HUGHES (1882-1937) A Purse of Gold – Irish Songs
Reynardine [1:50]; The Fanaid Grove [3:06]; The Leprechaun [1:40];
When through life unblest we rove [3:09]; Oh, breathe not his name
[1:56]; I’m a decent good Irish body [1:06]; She weeps over Rahoon
[3:25]; The Magpie’s nest [0:46]; Johnny Doyle [5:29]; Cruckhaun
Finn [5:23]; Johnny I hardly knew ye [2:26]; The Garten Mother’s
Lullaby [2:37]; You couldn’t stop a lover [0:43]; I will walk with
my love [1:47]; She moved thro’ the fair [3:00]; The Bard of Armagh
[3:56]; The old turf fire [1:23]; O father, father build me a boat
[5:03]; She lived beside the Anner [3:55]; The stuttering lovers
[1:36]; I know where I’m goin’ [2:01]; A young maid stood in her
father’s garden [3:35]; The Spanish Lady [2:19]; Tigaree torum orum
Ailish Tynan (soprano), Iain Burnside (piano) rec. St Paul’s Church, Deptford,
5-7 March 2007; texts included
SIGNUM CLASSICS SIGCD106 [66:02]
I heard this record, the name of Herbert Hughes was vaguely
familiar from a couple of his Irish folk tune arrangements.
I had no idea of the extent or quality of his work in this field.
He was a native of Belfast who studied at the Royal College
of Music with Charles Wood. Both later became founder members
of the Irish Folk Song Society of London. Hughes collected some
1000 folk songs, publishing four books between 1909 and 1936
and these are the main source for the present recording.
Iain Burnside’s introduction explains, there are examples here
which can be described as arrangements and other which are essentially
new compositions, as well as all stages in between. The surprise
for me at least was in their variety and in the range of emotion
they express. “Cruckhaun Finn”, for instance, is as far from
a hack arrangement as it is possible to be. It tells a moving
story of an emigrant’s farewell to his beloved, whose landlord
wants the former away so that he can pursue the latter. In Hughes’
setting this becomes a miniature drama, full of musical and
dramatic surprises. This is followed by two strongly contrasted
songs, each creating a world of its own, as the best songs do.
Some of the others are mere fragments, lasting barely a minute
or two, but even they, or possibly especially they, make their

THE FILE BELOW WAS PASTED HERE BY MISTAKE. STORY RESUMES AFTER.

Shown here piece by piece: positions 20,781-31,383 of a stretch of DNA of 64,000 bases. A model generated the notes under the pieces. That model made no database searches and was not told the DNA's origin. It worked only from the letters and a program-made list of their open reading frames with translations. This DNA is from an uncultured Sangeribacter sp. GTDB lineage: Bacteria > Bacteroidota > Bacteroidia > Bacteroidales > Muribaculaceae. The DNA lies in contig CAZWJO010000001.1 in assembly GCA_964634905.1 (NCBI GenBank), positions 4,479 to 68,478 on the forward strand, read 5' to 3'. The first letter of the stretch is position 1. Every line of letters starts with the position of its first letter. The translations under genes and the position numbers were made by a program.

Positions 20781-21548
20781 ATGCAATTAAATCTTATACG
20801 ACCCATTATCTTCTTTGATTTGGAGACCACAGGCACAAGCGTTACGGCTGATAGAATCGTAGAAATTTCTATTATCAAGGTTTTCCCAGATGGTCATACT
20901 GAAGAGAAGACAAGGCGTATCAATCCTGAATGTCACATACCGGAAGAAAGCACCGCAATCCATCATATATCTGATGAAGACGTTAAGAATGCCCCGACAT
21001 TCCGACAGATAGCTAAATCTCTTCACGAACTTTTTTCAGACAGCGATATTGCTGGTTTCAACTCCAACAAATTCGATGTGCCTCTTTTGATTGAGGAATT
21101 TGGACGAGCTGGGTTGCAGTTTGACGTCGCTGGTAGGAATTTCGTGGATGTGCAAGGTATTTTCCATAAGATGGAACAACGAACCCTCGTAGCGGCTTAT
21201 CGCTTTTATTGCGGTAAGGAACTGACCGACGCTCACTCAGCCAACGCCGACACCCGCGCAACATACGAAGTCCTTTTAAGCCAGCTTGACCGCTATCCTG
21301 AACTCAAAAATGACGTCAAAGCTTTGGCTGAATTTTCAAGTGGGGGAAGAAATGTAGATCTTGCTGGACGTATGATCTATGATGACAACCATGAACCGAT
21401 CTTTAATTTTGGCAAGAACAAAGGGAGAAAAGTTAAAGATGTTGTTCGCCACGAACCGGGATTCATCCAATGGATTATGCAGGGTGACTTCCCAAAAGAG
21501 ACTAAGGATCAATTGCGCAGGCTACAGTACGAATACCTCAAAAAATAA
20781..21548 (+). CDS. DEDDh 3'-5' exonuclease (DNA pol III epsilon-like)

point powerfully and economically. I listened fascinated and
beguiled to this wonderful array of words and music.
must admit that I enjoyed it much more with the words in front
of me, as frequently Ailish Tynan’s words are not entirely clear,
especially when she is making a dramatic point. Her tone colour
and phrasing are however subtly varied so that the point of
each song is clearly established, and I would not want to put
anyone off hearing this record because of her diction. Iain
Burnside is never content to be a mere accompanist, as have
been the pianists when I have heard these songs in the past.
He makes sure that the piano part is never less than an equal
partner. When this is added to a clear recording there can be
no doubt that these songs are given their full due here. Iain
Burnside compares the songs to Wolf’s Italian Songbook.
This seemed far-fetched when I read it before I heard the record,
but by the end it seemed entirely appropriate. Different as
their style is, in quality the songs can be compared also with
the folk arrangements of Brahms and Britten. I cannot imagine
a more welcome present than this for any lover of song.
very full and helpful notes by Philip Lancaster tell us that
Hughes wrote a number of chamber works. I very much hope that
some enterprising company, perhaps Dutton or Signum again, will
follow the present issue by giving us the chance to hear them.
from previous months Join the mailing list and receive a hyperlinked weekly update on the
discs reviewed. details We welcome feedback on our reviews. Please use the Bulletin
Please paste in the first line of your comments the URL of the review to
which you refer.